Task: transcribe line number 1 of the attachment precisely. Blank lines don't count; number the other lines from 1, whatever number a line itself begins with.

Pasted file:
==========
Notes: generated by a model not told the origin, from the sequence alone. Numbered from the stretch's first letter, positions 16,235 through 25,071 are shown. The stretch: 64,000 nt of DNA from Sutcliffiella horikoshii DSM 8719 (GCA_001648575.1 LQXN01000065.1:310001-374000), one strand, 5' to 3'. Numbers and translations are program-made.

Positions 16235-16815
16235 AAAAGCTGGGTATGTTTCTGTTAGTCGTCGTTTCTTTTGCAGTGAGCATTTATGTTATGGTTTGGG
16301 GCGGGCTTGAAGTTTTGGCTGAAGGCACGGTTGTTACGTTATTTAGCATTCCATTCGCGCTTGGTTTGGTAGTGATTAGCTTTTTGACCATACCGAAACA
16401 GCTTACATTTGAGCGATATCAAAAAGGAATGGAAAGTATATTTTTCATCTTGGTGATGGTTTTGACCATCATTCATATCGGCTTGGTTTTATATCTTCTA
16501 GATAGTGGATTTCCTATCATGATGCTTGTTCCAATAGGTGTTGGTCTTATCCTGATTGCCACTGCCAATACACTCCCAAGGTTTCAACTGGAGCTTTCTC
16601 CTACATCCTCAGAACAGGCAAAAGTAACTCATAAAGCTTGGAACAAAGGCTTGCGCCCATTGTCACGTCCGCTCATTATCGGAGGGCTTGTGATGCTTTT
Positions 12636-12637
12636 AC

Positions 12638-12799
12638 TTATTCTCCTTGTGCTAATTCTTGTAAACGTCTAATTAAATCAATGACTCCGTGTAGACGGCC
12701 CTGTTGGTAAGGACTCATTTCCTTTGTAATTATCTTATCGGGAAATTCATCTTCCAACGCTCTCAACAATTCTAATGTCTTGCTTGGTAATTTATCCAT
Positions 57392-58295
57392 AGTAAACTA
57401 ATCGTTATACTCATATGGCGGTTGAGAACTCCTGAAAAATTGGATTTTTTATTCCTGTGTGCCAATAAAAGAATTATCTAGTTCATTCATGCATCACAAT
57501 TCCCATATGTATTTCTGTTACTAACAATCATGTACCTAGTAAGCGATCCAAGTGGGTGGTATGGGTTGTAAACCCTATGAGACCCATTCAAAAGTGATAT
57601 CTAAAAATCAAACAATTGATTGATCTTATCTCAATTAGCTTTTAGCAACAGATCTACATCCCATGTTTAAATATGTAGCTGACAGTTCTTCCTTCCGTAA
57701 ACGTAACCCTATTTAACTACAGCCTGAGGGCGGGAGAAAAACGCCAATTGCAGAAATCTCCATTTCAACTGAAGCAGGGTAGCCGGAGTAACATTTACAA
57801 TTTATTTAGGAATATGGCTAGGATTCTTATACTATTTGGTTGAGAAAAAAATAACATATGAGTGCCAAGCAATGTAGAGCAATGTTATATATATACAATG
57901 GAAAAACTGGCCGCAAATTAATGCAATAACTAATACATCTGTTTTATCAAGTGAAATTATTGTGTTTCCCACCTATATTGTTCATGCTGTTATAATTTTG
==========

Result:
Notes: generated by a model not told the origin, from the sequence alone. Numbered from the stretch's first letter, positions 16,235 through 25,071 are shown. The stretch: 64,000 nt of DNA from Sutcliffiella horikoshii DSM 8719 (GCA_001648575.1 LQXN01000065.1:310001-374000), one strand, 5' to 3'. Numbers and translations are program-made.